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November 1987

Topical Minoxidil Therapy for Androgenetic Alopecia: A 30-Month Study

Author Affiliations

From the Department of Dermatology, Stanford (Calif) University School of Medicine. Dr Koperski is now with Scripps Clinic and Research Foundation, La Jolla, Calif.

Arch Dermatol. 1987;123(11):1483-1487. doi:10.1001/archderm.1987.01660350083018

• Seventy-two adult male patients were entered into a double-blind, placebo-controlled investigation using 2% to 3% topical minoxidil solution for androgenetic alopecia. Fifty-nine patients completed the initial 12 months, and continued to use 3% topical minoxidil solution in an open study design. Hair regrowth (as measured by hair counts and bald-area diameters) was noted in all treatment groups at four months, and appeared to peak at approximately 12 months. At 30 months, mean hair counts had decreased from the 12-month level, but remained elevated over baseline counts, while mean bald-area diameters returned to baseline. However, 70% of the patients who did continue to use the drug for 30 months had 50% or more hairs than when they originally started the drug therapy. A subset of patients appeared to sustain a continued increase in hair counts after 12 months. No systemic side effects were noted.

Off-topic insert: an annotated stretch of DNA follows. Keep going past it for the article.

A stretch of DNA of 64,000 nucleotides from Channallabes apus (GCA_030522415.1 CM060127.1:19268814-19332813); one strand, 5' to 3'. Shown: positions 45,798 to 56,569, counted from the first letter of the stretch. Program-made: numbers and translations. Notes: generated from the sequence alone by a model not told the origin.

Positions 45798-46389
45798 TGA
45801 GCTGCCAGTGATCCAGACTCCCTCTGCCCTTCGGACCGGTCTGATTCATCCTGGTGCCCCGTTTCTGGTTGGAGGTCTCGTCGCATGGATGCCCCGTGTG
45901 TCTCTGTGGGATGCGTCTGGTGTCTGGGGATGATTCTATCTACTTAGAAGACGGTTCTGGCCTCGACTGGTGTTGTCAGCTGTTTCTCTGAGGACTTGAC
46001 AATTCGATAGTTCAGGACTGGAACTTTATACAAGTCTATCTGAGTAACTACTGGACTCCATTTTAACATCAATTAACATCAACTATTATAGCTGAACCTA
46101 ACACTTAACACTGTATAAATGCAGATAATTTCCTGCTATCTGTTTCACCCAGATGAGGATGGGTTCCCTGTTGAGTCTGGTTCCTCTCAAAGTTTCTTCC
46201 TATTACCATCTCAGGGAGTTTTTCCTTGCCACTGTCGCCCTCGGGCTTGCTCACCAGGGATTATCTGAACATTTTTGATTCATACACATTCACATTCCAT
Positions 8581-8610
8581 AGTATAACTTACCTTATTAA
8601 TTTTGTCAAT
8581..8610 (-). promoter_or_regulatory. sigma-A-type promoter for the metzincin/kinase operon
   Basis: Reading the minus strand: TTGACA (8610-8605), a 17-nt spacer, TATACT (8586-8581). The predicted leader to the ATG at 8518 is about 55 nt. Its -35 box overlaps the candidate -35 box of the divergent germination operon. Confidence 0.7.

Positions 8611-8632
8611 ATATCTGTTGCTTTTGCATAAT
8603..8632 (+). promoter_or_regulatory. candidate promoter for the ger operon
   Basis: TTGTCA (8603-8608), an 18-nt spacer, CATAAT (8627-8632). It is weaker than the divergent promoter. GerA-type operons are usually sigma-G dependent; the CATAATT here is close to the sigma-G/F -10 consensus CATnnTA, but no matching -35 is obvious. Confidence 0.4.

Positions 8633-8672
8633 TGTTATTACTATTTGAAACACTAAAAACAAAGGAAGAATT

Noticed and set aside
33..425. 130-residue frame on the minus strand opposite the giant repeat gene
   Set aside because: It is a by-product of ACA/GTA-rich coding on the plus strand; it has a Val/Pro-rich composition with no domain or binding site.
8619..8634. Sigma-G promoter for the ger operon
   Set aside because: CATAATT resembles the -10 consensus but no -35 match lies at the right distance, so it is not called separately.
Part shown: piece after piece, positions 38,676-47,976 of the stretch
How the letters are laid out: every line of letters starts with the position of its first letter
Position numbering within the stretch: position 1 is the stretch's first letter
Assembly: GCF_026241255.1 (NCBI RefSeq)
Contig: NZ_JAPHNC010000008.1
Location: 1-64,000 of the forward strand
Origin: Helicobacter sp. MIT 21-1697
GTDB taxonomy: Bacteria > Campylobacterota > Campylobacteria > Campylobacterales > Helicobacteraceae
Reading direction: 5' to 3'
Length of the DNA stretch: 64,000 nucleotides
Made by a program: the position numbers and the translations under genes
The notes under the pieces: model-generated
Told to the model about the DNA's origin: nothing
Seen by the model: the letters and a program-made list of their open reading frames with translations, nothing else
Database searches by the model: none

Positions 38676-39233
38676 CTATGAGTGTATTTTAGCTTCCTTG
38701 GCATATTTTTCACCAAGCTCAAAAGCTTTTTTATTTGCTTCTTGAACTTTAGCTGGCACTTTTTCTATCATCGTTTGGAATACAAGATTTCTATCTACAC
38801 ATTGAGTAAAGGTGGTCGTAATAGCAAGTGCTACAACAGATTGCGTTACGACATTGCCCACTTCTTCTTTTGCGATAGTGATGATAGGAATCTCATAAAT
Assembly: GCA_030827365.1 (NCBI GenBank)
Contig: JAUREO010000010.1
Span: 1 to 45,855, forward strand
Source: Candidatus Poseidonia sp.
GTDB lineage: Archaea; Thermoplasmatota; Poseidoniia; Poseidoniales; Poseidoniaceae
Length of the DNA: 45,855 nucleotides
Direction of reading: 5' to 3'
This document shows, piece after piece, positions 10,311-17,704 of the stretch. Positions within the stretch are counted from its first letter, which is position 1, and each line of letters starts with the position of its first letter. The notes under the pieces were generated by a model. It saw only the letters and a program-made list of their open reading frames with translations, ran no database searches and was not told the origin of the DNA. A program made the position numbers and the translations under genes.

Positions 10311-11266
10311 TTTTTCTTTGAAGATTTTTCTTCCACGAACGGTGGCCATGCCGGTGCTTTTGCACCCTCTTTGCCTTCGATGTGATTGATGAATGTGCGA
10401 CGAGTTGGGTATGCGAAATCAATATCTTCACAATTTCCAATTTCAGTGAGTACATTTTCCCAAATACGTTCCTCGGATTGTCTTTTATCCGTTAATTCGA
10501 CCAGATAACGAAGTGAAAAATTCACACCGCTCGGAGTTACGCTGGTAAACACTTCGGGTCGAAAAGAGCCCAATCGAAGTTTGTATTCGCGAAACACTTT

(Arch Dermatol 1987;123:1483-1487)

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